Attendance at the Commodities Week MENA event was down by around 30 per cent on last year, although three Canadian listed junior gold exploration companies visited Dubai for the first time this week, and the general mood of participants appeared to be bullish, at least in the medium to long term.
However, with the price of oil, gold and silver down significantly since summer last year, it is perhaps to be expected that the enthusiasm of investors is beginning to wane, and some of the arguments trotted out by the true believers are wearing a bit thin.
Legendary gold bug James Turk of GoldMoney.com pointed to recent weakness in the gold price as a buying opportunity with the US dollar still heading down with no affirmative action from the authorities to prevent a further decline. And he was even more bullish on the outlook for silver.
Meanwhile, Casey Research chief economist Bud Conrad laid out the case for Peak Oil in a compelling presentation, and highlighted the recent revision of proven reserves by Kuwait as proof that Opec oil reserves had been overstated for many years.
However, his conclusions still left a wide range of possible dates for an oil supply crunch and there was nothing new in this analysis. Indeed, his brief review of the outlook for agricultural or soft commodities was more compelling with global warming beginning to seriously impact production at a time of rising demand.
On the conference fringes it was interesting to note two stands from junior gold exploration companies, Majestic Gold Corporation and YGC Resources which is in the process of merging with a gold producer. These companies are both listed in Canada and a third junior, War Eagle Mining Company was also attending the event to look for potential Middle East investors.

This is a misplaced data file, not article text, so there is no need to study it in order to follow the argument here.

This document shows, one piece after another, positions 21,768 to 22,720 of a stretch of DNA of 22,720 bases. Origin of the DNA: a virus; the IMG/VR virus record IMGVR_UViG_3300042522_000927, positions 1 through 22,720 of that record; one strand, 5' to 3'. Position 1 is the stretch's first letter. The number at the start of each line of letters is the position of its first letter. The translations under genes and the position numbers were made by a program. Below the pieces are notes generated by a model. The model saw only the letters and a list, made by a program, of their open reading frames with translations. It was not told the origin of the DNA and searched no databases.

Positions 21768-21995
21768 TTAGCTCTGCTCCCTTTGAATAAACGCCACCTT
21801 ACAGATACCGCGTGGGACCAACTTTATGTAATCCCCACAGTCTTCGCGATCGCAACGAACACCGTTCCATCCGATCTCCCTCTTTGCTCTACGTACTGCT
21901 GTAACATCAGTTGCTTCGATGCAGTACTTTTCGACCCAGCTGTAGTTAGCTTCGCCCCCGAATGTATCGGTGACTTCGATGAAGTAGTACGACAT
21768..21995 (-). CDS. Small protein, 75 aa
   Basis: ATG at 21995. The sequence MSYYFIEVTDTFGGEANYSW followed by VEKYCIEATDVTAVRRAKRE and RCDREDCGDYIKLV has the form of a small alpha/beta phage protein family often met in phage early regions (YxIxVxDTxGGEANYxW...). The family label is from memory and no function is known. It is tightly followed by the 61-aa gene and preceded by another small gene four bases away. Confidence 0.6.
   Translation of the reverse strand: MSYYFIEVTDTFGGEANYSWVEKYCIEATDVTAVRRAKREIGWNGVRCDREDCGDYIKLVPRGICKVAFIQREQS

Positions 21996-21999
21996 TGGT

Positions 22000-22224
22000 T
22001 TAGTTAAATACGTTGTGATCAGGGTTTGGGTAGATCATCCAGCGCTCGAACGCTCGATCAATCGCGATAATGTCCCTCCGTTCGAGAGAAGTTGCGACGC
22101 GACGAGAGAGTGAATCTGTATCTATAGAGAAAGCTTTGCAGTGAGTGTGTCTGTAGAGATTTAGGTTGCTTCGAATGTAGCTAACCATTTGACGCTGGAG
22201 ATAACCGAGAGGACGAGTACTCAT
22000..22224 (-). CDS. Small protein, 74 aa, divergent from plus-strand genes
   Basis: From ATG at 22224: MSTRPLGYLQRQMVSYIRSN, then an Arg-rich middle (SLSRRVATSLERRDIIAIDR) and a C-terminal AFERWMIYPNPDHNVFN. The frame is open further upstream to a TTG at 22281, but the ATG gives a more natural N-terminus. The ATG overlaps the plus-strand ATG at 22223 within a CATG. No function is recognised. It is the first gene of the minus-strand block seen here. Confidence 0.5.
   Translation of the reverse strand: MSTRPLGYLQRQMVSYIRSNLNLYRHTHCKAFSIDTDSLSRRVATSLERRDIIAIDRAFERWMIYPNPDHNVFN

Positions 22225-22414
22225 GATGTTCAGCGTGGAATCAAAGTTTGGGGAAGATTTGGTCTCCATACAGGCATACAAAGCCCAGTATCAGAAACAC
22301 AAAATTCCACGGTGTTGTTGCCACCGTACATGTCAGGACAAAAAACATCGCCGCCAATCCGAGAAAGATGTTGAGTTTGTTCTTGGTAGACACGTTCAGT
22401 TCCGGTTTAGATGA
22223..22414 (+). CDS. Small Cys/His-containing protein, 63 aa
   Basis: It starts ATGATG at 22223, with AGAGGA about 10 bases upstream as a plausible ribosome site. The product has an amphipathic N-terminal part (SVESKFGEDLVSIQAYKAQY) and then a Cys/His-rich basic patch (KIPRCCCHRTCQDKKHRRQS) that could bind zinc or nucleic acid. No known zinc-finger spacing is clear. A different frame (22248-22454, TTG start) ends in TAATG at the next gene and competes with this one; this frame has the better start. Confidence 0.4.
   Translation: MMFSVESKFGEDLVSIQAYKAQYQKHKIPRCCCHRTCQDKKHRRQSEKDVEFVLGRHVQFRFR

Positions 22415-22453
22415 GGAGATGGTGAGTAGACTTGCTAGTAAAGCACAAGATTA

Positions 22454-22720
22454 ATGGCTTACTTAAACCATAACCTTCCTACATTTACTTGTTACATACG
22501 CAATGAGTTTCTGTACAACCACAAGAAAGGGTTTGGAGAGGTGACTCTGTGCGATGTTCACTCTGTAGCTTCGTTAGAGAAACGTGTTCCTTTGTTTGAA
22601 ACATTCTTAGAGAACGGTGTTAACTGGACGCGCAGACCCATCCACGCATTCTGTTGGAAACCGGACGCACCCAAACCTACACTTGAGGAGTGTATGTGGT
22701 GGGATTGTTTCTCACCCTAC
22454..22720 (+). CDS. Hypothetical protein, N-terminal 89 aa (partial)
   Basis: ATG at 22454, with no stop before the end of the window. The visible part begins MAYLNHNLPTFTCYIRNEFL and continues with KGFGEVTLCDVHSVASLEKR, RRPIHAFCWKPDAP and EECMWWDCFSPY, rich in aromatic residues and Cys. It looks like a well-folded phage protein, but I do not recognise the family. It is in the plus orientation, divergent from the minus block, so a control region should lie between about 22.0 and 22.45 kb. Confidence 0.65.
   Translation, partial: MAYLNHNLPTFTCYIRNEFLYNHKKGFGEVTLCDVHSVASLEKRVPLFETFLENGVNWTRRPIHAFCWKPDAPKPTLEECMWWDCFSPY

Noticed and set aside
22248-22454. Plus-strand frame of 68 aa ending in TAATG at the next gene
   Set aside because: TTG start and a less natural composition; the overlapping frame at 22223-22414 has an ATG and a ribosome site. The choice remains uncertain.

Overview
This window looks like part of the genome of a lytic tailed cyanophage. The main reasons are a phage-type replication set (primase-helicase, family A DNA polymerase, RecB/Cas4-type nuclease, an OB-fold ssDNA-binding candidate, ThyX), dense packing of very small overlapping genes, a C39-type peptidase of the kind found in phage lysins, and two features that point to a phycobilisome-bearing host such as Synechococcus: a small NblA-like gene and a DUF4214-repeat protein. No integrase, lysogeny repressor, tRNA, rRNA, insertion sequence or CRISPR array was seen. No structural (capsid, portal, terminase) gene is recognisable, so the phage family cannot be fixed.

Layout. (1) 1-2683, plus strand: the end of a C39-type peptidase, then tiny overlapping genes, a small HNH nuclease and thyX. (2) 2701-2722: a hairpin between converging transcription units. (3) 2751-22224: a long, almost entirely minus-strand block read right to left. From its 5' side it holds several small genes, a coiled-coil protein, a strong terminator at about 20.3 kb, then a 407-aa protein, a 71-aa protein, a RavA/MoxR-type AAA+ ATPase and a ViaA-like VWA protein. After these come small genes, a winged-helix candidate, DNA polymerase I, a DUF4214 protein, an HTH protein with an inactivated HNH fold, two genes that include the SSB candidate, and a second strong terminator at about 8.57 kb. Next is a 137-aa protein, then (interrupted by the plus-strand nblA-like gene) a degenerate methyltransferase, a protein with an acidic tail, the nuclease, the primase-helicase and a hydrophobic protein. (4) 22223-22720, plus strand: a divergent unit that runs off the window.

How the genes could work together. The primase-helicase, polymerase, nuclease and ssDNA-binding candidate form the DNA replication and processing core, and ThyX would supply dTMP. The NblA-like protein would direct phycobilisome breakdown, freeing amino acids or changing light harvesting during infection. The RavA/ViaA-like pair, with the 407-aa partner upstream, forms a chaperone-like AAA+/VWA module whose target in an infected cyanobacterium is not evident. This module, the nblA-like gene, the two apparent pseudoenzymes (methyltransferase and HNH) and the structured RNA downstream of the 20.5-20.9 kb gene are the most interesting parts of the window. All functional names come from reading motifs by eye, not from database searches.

It is these smaller gold companies that will arguably provide the best leverage against a rising gold price, much in the way that dot-com stocks led the Tech boom of the late 1990s. The Vancouver stock market lists more than a thousand such stocks, most of which have yet to benefit significantly from the rising gold price of the past few years.
One conference speaker panel chewed over the use of Exchange Traded Funds, for investing in gold and silver. And Colin Griffiths of the Dubai Gold and Commodities Exchange felt that gold was sufficiently liquid for the ETF to function while the 'jury was still out' on silver. But James Turk disliked the failure of ETFs to guarantee their holdings to investors.
An afternoon panel session specifically on gold and precious metals saw members point to the enormous interest by hedge funds in commodities these days, and a greatly increased allocation of capital from these funds. But that might be seen as a negative as well as a positive because hedge funds are perhaps the most fickle investors in the capital markets today.
It could be that the correction in many commodities that started last summer has further to run and that a better entry point for investment is around the corner. Yet the long term bull market for commodities looks intact and sizing up opportunities now could be time well spent.